Dr Patries Herst
Malaghan Institute of Medical Research and
University of Otago, Wellington
Effect of high dose ascorbate on brain tumour progression
Glioblastoma multiforme (GBM) brain tumours are highly aggressive and invasive due to their extreme resistance to radiation and chemotherapy. As a result, the prognosis of patients with GBM brain tumours is poor with a median survival time of 19 months. In the presence of free metals, high-dose vitamin C produces free radicals that kill cells by damaging their DNA. Solid tumours, but not normal tissues, produce the acid and free metals necessary for this to occur. Dr Herst’s team has previously shown that high-dose ascorbate kills significantly more GBM cells isolated from patient tumours, than normal glial cells. This project will validate these findings by determining the effect of high-dose ascorbate progression in a GBM model.
Mr Edward Mee
Consultant Neurosurgeon/Clinical Director
Department of Neurosurgery
Auckland City Hospital
Temporal changes in post subarachnoid haemorrhage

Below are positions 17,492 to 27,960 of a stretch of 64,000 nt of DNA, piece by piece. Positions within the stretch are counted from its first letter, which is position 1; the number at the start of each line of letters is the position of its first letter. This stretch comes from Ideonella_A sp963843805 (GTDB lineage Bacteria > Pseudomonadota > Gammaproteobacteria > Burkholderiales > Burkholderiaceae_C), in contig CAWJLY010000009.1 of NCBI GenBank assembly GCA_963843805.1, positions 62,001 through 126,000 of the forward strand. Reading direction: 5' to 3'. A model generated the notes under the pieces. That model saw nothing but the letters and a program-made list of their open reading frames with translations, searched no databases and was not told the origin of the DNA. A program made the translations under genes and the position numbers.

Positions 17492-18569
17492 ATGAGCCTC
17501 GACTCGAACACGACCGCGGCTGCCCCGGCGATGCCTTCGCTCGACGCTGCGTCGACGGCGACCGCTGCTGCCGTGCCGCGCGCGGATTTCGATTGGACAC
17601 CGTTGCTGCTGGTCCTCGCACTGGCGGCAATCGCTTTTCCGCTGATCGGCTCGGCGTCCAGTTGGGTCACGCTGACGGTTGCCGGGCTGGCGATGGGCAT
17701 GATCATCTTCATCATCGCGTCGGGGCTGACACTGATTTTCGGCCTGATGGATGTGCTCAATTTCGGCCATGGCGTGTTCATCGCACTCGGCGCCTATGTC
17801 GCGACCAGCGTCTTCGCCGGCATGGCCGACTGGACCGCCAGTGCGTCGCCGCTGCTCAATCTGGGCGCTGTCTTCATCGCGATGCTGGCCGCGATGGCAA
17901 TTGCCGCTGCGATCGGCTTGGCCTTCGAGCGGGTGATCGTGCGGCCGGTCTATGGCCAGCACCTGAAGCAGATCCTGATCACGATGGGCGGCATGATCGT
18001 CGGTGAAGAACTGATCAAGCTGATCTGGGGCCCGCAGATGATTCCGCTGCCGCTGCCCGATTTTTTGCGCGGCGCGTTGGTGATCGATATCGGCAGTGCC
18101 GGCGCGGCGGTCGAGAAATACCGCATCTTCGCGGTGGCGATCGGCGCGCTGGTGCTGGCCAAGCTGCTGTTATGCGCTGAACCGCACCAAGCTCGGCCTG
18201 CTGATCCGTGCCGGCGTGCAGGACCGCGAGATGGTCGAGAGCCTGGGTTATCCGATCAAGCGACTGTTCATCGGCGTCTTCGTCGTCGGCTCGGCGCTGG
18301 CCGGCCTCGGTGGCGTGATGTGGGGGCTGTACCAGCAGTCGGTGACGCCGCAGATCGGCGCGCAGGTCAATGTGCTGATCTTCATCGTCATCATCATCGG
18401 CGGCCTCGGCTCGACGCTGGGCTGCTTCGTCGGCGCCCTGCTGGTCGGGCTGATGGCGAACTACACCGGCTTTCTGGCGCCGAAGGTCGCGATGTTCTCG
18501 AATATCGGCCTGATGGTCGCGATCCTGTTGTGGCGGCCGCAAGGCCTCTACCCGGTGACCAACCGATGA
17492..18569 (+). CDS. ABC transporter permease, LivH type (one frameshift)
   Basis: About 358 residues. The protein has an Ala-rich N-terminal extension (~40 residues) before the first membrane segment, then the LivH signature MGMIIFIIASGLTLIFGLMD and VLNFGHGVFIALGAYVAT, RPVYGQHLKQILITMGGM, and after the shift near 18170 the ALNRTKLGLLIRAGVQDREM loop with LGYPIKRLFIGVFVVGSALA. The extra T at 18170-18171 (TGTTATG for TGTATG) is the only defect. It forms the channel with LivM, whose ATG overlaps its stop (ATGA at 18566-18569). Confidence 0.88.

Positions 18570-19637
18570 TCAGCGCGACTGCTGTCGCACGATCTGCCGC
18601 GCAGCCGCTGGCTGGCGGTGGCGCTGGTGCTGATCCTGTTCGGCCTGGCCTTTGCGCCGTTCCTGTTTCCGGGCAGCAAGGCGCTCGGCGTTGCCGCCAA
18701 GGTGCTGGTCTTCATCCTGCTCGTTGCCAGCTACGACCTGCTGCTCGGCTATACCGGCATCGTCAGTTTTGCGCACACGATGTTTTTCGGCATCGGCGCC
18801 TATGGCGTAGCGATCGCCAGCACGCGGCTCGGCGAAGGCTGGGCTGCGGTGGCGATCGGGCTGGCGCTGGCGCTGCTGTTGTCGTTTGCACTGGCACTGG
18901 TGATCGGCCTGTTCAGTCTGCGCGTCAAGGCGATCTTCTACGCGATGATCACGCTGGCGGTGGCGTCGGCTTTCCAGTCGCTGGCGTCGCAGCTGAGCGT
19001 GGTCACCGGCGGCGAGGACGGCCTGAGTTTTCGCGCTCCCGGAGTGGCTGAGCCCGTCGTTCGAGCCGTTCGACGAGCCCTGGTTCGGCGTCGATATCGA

Subarachnoid haemorrhage (SAH) occurs when an aneurysm (weakened blood vessel) bleeds into the space around the brain, resulting in a life-threatening situation requiring immediate treatment. This study aims to utilise unique New Zealand stroke data to evaluate the effectiveness of current practices on patient outcomes, and compare management changes and their effectiveness from 1981 to the present. It is anticipated that this comparison will provide a better understanding of the merits of the new management strategies to reduce the impact of the devastating outcomes of subarachnoid haemorrhage including death and ongoing disability.
Professor Neil McNaughton
Department of Psychology
University of Otago
Brain stimulation parameters for optimal memory recovery